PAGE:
In the 1980s, Ritts—along with his contemporaries Robert Mapplethorpe and Bruce Weber—provoked a radical change in how the nude was depicted. Mapplethorpe reinterpreted the nude in classical terms or in explicit ways calculated to shock. His photographs, regardless of their content, were presented as art. Weber's work for such clients as Calvin Klein radiated warmth and broke new ground in making male sexuality commercially appealing.

Ritts's forte was his ability to analyze the body from a variety of angles and create compositions that abstracted it in ways that communicate strength and poise. Mostly working outdoors, Ritts enjoyed relating the body to the natural world. He rendered his nudes with verve and an overriding elegance that became hallmarks of his pictures.
Stephanie, Cindy, Christy, Tatjana, Naomi, Hollywood  / Ritts
This photograph of the top models of the period—Stephanie Seymour, Cindy Crawford, Christy Turlington, Tatjana Patitz, and Naomi Campbell—became an emblem of the 1990s era of the supermodel. It was the atmosphere of trust that Ritts created in his studio that enabled him to convince his sitters to disrobe. "You knew you were going to look gorgeous," Cindy Crawford told an interviewer. "The way Herb Ritts photographed you was the way you wanted the world to see you." (quote from Herb Ritts: The Golden Hour, by Charles Churchward, 2010).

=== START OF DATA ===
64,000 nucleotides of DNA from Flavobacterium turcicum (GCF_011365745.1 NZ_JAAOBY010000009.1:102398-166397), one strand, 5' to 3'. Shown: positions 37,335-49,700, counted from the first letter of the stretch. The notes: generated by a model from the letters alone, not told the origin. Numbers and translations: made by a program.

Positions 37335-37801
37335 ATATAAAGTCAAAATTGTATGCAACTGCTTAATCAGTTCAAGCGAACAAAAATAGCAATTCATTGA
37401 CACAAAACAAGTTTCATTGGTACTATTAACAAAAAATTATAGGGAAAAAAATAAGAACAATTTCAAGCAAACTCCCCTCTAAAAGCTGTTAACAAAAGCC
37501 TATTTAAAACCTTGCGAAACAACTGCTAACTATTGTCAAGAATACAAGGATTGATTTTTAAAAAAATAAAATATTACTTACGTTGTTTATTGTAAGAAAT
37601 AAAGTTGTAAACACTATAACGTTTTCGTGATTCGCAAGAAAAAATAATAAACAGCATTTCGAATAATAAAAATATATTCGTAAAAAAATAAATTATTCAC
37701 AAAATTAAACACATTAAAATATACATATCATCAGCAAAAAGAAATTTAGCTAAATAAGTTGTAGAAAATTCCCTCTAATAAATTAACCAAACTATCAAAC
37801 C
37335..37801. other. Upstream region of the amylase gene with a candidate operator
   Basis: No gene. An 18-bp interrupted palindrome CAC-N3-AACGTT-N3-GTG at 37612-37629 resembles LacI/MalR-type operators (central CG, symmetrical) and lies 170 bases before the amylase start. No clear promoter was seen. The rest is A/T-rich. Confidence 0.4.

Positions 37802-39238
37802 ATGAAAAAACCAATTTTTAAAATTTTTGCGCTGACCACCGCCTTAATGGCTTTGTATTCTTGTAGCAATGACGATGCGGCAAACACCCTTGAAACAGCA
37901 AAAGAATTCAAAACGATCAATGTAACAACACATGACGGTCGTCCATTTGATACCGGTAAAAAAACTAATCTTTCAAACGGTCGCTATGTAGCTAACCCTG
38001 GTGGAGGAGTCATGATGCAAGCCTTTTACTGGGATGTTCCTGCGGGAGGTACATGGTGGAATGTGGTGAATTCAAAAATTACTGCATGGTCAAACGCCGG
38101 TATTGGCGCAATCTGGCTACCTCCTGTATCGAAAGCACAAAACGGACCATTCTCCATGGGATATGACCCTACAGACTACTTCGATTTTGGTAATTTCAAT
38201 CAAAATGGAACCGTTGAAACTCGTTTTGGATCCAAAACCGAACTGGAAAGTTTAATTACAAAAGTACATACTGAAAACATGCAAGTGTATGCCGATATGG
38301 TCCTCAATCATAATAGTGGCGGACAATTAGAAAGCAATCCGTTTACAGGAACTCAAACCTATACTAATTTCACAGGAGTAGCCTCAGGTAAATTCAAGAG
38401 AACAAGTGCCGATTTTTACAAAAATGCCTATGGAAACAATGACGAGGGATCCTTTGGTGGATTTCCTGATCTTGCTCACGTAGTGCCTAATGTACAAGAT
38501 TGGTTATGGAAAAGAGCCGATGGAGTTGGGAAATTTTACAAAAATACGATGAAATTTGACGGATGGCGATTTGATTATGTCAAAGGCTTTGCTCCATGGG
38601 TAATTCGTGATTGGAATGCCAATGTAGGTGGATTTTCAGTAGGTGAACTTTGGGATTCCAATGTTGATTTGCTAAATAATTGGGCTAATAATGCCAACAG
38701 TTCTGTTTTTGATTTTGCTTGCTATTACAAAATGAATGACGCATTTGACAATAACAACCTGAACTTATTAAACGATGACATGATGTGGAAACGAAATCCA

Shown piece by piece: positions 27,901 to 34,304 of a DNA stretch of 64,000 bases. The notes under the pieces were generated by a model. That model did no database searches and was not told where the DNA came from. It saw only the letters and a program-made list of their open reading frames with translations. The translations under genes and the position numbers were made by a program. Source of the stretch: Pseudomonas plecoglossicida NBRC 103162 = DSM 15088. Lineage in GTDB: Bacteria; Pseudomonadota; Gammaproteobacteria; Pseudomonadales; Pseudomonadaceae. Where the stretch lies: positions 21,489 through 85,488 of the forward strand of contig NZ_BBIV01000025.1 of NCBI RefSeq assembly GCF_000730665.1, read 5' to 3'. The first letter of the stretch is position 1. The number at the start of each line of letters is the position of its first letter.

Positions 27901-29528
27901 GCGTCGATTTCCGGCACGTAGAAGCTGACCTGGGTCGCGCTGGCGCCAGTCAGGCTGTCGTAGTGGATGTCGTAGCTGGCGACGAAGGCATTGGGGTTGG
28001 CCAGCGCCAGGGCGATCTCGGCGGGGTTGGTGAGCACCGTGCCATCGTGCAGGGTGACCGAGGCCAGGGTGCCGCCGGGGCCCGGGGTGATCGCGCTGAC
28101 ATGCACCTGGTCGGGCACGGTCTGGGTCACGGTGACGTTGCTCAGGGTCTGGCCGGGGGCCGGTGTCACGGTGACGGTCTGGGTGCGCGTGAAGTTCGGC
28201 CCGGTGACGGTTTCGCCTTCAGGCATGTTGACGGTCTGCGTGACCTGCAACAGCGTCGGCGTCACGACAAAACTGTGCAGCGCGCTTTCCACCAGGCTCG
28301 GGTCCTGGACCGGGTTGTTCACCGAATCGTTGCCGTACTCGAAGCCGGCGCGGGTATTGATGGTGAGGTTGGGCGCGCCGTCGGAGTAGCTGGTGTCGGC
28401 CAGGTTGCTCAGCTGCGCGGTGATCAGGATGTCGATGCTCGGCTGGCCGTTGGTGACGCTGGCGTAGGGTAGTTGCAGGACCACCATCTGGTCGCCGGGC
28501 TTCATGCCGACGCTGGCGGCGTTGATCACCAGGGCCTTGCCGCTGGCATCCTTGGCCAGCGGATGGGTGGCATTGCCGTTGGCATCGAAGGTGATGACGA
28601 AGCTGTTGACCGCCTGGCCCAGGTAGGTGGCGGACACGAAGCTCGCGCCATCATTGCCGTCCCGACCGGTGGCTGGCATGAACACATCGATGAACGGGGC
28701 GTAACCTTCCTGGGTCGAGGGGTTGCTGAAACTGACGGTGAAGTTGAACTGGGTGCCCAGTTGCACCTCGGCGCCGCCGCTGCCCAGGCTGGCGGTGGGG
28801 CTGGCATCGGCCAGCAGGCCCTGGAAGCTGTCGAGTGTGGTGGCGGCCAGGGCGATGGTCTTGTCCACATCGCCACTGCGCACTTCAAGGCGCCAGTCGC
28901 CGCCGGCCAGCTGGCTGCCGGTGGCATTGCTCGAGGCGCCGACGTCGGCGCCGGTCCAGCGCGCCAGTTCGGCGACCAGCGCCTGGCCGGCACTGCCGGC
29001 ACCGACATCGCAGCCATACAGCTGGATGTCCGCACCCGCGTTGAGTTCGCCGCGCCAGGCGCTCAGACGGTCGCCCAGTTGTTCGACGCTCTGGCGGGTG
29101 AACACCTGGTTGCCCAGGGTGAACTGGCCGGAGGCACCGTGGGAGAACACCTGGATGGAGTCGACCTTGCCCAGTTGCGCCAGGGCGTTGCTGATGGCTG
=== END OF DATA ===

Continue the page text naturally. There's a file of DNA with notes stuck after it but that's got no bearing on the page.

Man with Chain, Los Angeles / Ritts
Tony Ward is seen bending at the waist, as if struggling under the chain's weight. Posed before a simple backdrop, his body is isolated for the viewer's delectation—his black hair shines, his muscular arms and legs bulge—caressed by the hard sunlight that warms and illuminates. The extraordinary sense of movement is not only forward but also upward in a tortuous S-curve that has been long associated with the dramatic, writhing bodies of 17th-century Baroque painting and sculpture.

Pierre and Yuri, Los Angeles / Ritts
Shot against a black backdrop and meticulously lit, this photograph represents two members of the San Francisco ballet locked in a somewhat circular pose. One dancer is falling back and the other is raising himself up, supporting his partner with great vigor and poise. The inherent symbolism of trust in these interconnected men would not have been lost on Ritts, who drew strength from his long-time partner, Erik Hyman, and his close-knit circle of friends.